Intrinsic Data Types: INTEGER Program example Q: How to represent negative integers? A: Reserve one bit to represent sign Thus can represent numbers ranging from -2n-1 to 2n-1-1 Fortran uses 32 bits for INTEGERs, thus can represent numbers ranging from -2147483648 to 2147483647 Very important: Range of representable numbers is limited Exceeding the range leads to integer overflow or underflow 34

Intrinsic Data Types: REAL Computers represent floating-point numbers: 132.857 0.132857E 3 Sign Mantissa Exponent Range of real numbers that can be represented depends on numbers of bits used for mantissa and exponent Fortran uses 32 bits for REALs: ‣ 1 bit for sign ‣ 23 bits for mantissa ‣ 8 for exponent Most floating-point numbers are rounded, so not exact Largest number: 3.40282347E 38 Machine precision: 1.19209290E-07 35

Intrinsic Data Types: DOUBLE PRECISION Program example If REAL range too small or machine precision too large, need DOUBLE PRECISION representation Fortran uses 64 bits for DOUBLE PRECISION: ‣ 1 bit for sign ‣ 52 bits for mantissa ‣ 11 for exponent Largest number: 1.7976931348623157E 308 Machine precision: 2.2204460492503131E-016 36

Intrinsic Data Types: COMPLEX Convenient way to represent complex numbers: COMPLEX :: c,d c (1.0,-2.0) d CMPLX(-3,4) Represents 1-2i Represents -3 4i Fortran provides intrinsic procedures for complex numbers, such as magnitudes, complex conjugates, etc. 37

Intrinsic Data Types: LOGICAL Logical variables declared with: LOGICAL :: testPassed,resultNegative Logical variables and constants can only take two values: testPassed .TRUE. Periods important! resultNegative .FALSE. Logical constants can be declared with: LOGICAL, PARAMETER :: flagTrue .TRUE. Use of logical constants limited 38

Intrinsic Data Types: CHARACTER Single characters are declared with CHARACTER :: c c ‘a’ c “b” c ‘&’ Can initialise characters with single or double quotes Single characters are not, of course, very useful 39

Intrinsic Data Types: CHARACTER To represent words or phrases, use strings of characters Example of declaration of string: CHARACTER(LEN 11) :: c c “hello world” Careful with apostrophes: c ‘what’s up?’ c “what’s up?” c ‘what’’s up?’ Ok to initialise to string with less than 11 characters, but not more Gives compiler error (unbalanced quotes) Both ok Can also use shorter declaration CHARACTER(11) :: c 40

Intrinsic Data Types: CHARACTER Declaration of character string parameters: CHARACTER(6), PARAMETER :: ERROR MESSAGE ‘ERROR!’ INTEGER :: i,j WRITE(*,*) ‘Enter positive integer:’ READ(*,*) i WRITE(*,*) ‘Enter negative integer:’ READ(*,*) j IF ( i 0 ) THEN WRITE(*,*) ERROR MESSAGE STOP END IF IF ( j 0 ) THEN WRITE(*,*) ERROR MESSAGE STOP END IF Definition of character string parameter useful if used repeatedly If string needs to be changed, only one change is necessary 41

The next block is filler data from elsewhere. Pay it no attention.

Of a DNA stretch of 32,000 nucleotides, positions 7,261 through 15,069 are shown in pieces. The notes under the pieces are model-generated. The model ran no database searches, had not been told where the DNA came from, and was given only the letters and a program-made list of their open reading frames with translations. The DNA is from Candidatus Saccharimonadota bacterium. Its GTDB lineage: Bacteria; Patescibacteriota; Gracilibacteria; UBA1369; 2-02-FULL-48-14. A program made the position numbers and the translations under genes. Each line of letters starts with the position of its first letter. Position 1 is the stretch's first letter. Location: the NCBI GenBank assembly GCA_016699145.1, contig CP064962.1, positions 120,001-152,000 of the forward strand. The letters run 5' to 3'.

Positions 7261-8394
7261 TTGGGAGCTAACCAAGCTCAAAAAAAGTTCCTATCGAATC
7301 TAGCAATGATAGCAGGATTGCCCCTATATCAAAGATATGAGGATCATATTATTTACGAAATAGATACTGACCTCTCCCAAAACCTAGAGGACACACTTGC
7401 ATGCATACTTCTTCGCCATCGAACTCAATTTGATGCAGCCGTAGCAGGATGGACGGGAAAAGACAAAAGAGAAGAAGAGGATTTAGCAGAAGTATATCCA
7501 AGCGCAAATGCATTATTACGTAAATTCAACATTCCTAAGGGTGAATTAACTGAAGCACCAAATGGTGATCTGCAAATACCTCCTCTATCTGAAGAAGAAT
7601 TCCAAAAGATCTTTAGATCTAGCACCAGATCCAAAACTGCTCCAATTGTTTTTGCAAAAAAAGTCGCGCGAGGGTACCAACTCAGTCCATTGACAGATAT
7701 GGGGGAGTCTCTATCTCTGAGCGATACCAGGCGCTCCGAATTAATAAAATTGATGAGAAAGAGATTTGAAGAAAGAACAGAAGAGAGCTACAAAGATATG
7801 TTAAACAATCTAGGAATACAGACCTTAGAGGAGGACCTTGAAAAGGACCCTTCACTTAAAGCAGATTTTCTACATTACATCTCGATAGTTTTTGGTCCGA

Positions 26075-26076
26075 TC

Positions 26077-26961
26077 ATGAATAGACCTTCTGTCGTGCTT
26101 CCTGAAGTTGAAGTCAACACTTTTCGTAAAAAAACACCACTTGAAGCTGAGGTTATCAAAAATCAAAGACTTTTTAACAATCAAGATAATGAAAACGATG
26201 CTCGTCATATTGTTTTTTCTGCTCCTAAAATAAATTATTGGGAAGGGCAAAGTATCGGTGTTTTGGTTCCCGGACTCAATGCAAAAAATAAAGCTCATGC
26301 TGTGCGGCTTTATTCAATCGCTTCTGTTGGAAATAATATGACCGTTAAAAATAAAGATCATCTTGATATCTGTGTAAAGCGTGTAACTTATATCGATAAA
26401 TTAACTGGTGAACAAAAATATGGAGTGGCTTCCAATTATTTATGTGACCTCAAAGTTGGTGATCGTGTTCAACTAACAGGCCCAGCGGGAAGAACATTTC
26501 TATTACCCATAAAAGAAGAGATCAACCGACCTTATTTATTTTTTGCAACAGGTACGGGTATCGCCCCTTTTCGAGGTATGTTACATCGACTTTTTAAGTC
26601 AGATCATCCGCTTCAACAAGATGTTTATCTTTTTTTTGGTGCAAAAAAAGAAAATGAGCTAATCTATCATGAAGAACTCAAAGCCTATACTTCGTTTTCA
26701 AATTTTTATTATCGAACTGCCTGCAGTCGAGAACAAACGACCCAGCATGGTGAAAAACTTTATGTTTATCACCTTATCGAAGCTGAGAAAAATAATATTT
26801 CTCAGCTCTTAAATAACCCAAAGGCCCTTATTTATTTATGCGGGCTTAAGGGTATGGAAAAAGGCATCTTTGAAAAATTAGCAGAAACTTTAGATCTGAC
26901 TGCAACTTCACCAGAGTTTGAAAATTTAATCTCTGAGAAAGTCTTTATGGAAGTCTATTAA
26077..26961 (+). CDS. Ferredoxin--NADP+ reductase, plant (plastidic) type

Intrinsic Data Types: IMPLICIT NONE In older versions of Fortran, implicit declaration possible: ‣ Variables starting with i, j, k, l, m, n were integers by default ‣ All other variables were real variables by default ‣ Backward compatibility means can still be used Now considered dangerous because it masks typing mistakes: SUBROUTINE MakeVectorUnitVector(b) REAL, INTENT(INOUT) :: b(2) REAL :: length length SQRT(b(1)*b(1) b(2)*b(2)) b(1) b(1)/lngth b(2) b(2)/lngth This mistake could be caught be compiler options, more later END SUBROUTINE MakeVectorUnitVector Hence recommend that always use IMPLICIT NONE 42

Intrinsic Data Types Single variables are not very useful Often collection of variables in arrays convenient/needed Examples: ‣ Solution of linear system of equations ‣ Finite-difference/volume/element solutions of PDEs ‣ 43

Intrinsic Data Types: INTEGER Arrays Declaration and initialization of 1d INTEGER arrays: INTEGER :: a(4) Equivalent declarations INTEGER, DIMENSION(4) :: b of one-dimensional array with 4 elements a(1) a(2) a(3) a(4) 1 -4 37 -121 Equivalent initializations of array a a (/1,-4,37,-121/) b(1:4) 0 44

Intrinsic Data Types: INTEGER Arrays By default, Fortran array elements are indexed 1, 2, Can be changed by suitable declaration and initialization: INTEGER :: a(-1:2) INTEGER, DIMENSION(0:3) :: b a(-1) a( 0) a( 1) a( 2) 1 -4 37 -121 Equivalent initializations of array a a (/1,-4,37,-121/) b(:) 0 This initialization to a constant value works for any numbering 45